Our family has embarked on virtual travels to various countries and regions. To explore these countries and their cultures, we have followed along with the festivals, cooked and eaten traditional foods, learned of traditional handicrafts with hands on exploration, along with many activities to immerse ourselves. Chronicled here are some of these activities.

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Saturday, August 31, 2013

Recipe: Chicken Chow Mein


Chow Mein is a Cantonese dish with fried noodles, vegetables and small pieces of meat. In China, the noodles are soft (rather than crisp), and preparing them properly is important to get that authentic touch. The chicken requires two steps of marinating, but that gave us just enough time to prep the noodles and vegetables.

The girls devoured this dish. As did I. We enjoyed the chow mein with a side of stir fried broccoli, though it could be enjoyed as a stand alone dish. You could even throw some broccoli in the chow mein while preparing it.


Chicken Chow Mein

Adapted from RasaMalaysia
Serves 4
(or 6 as a heaping side dish)

Ingredients
1 pkg Chow mein noodles
vegetable oil
2 large chicken breasts, cut into small strips
4 cloves of garlic, minced
1 1/2 cup Chinese cabbage, finely sliced
2 carrots, peeled and cut into thin strips
1 generous cup of bean sprouts
3 green onions, cut into 1 inch pieces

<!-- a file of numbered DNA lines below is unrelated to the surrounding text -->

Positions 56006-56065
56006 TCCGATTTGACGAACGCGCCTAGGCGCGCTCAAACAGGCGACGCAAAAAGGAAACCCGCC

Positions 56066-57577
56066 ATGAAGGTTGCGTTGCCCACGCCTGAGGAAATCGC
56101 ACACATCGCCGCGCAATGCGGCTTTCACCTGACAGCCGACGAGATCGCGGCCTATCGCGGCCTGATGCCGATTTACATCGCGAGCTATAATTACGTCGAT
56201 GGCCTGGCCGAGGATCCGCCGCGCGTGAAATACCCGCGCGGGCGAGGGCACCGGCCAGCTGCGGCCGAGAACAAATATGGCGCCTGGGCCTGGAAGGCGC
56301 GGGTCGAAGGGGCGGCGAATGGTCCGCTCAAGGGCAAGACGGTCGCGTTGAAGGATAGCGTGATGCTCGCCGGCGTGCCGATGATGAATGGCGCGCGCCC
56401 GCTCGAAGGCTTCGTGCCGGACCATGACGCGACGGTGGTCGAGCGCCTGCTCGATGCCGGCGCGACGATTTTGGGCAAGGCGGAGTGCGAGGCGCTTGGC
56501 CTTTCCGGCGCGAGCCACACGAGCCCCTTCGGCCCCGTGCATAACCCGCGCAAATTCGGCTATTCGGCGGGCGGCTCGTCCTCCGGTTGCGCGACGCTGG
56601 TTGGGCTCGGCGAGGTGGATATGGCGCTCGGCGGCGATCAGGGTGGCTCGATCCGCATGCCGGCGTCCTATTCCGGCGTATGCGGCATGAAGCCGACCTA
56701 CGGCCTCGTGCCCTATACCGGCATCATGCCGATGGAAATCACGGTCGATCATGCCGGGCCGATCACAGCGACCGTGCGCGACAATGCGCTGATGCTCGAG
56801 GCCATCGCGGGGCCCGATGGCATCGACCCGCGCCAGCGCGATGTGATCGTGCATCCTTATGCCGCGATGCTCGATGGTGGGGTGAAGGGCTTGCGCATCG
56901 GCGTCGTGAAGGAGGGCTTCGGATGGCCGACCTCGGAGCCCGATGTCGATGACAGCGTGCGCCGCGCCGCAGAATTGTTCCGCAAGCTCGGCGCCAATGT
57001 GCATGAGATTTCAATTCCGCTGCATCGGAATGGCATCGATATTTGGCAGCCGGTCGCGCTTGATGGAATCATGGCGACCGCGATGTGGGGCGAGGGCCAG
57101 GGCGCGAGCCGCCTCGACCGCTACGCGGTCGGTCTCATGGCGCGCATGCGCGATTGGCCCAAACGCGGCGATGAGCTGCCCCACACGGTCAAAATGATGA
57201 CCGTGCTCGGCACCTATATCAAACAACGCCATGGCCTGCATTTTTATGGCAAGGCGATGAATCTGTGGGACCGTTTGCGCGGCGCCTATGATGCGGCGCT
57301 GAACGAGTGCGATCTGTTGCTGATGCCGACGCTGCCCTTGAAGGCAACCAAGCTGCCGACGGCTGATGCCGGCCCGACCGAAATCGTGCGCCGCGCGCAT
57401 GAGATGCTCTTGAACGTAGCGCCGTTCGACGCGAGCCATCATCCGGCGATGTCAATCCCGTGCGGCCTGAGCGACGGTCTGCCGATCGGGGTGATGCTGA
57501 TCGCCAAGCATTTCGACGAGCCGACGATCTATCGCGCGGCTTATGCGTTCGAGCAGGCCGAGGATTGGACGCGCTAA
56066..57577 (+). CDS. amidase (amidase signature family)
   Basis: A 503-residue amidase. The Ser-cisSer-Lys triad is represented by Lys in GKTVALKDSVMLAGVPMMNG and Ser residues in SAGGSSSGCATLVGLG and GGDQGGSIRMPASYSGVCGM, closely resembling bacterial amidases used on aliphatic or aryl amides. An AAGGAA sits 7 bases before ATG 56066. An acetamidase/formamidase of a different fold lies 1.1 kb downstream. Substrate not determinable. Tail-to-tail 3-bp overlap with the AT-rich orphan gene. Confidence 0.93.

Sauce:
2 heaping tbsp oyster sauce
3 tbsp soy sauce
2 tbsp sugar
1 1/2 tsp sesame oil
1/4 cup water
4 dashes white pepper
Chicken marinade:
1 tsp baking soda
2 tsp soya sauce
2 tsp corn starch

1. Marinate the strips of chicken with baking soda, for 10-15 min. Rinse the baking soda off the chicken and pat dry (I did not spend a lot of time on this - just get the soda off and don't leave water in your bowl of chicken)



2. While the chicken is sitting in baking soda, prepare your noodles. We just followed the package directions, but essentially for chow mein, you want the noodles to be slippery with oil, but not dripping with oil. Cook them in boiling water that has a couple of teaspoons of oil it. Once cooked (it only takes 5-6 minutes), drain and rinse thoroughly with cold water. Once drained and cooled, stir in a few tsp of oil to coat the noodles. 

3. After your chicken has been rinsed of baking soda, marinate in the soya sauce and cornstarch for 15-20 min.


4. While the chicken is marinating, slice and mince your vegetables and garlic. 

5. Prepare the sauce by combining, and whisking all the sauce ingredients.

5. Heat your pan over med-high heat and add 3 tbsp of vegetable oil. Cook the garlic until aromatic and then add the chicken. Stir fry the chicken until it is half cooked and the outside turns opaque. Add the carrots and a few tbsp of water, stir and cover your pan for 3 minutes. Stir it all together and add the cabbage, stirring continuously for a couple of minutes. Add the noodles and the sauce, tossing and stirring for a minute. Add the beansprouts, and once they are cooked, the green onions. Stir a few more times and serve.


Enjoy!

Would you like to try more Chinese recipes? Over the year we've tried various recipes, some we were familiar with, and others that challenged us. 

Check out our Chinese recipes here:

Thursday, August 29, 2013

Chengyu: The Old Frontiersman Loses his Horse

The Old Frontiersman Loses His Horse